HALIFAX COUNTY, Va. -- A Facebook post in which someone threatened to "finish" what the Orlando mass shooter started is under investigation by the Halifax County Sheriff's Office, Virginia State Police and federal agents.
"Rip my n***** Omar Mateen," the post, which has since been deleted, began. "We'll finish what you started."
Mateen is the gunman who killed 49 people and injured more than 50 other people when he opened fire inside a gay bar in Orlando, Florida over the weekend.
When the Facebook post was made after the shooting, Facebook users took screen shots and began to share the threat with law enforcement in an effort to make them aware.
"We began to receive several calls, from several different sources, who were concerned about the content of the post," Halifax Sheriff's Office Captain David Martin said. "My first thought was, let's get right on this and see what's going on."
Martin could not comment on the person who wrote the post citing the on-going investigation.
He applauded those who took the time to make the sheriff's office aware of the post.
"We've seen several tragedies take place where, in hindsight, there were warning signs," he said. "You just can't help but wonder if something could have been done to prevent tragedy from happening had someone come forward with a concern."
UPDATE: Around 4:30pm Wednesday afternoon, the Halifax County Sheriff's Office posted on their Facebook page that the post "did not pose a credible threat to national security." Deputies called the post "disrespectful and in poor taste," and added the incident is still under investigation.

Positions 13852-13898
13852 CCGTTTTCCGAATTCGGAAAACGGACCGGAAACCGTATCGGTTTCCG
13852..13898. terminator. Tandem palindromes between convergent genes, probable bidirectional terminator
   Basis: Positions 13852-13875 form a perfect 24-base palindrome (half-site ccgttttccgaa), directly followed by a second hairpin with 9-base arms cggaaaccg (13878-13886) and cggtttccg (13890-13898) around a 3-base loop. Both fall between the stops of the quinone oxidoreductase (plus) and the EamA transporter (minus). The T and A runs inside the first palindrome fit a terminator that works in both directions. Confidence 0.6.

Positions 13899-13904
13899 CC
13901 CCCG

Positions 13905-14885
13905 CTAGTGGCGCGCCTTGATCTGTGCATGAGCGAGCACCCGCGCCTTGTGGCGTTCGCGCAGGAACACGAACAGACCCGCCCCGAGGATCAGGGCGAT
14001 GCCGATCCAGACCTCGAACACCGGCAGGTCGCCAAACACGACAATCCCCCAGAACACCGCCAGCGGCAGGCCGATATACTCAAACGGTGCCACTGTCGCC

"Due to the potential serious nature of this incident and threats of domestic and foreign terrorism across the country, these incidents will always be investigated thoroughly and referred to the proper authorities," the deputies wrote.
Law enforcement agencies across the country constantly monitor social media sites, but ramp up that monitoring after tragedies, social media experts said. Dr. Marcus Messner, who teaches social media course at V.C.U., said it is important to talk to children as young as 13 about how they use their online accounts.
"It becomes more and more important to educate young people, to understand that they need to develop some literacy for social media usage, so that they're not destroying their future by a spontaneous post," Dr. Messner said. " It's very important, especially for young people, to think about what they are posting and what the consequences can be. That gets more and more difficult as social media becomes more instantaneous."
Anyone with information about the post can contact the Halifax Sheriff's Office at 434-476-3339.
Halifax County is about 120 miles southwest of Richmond.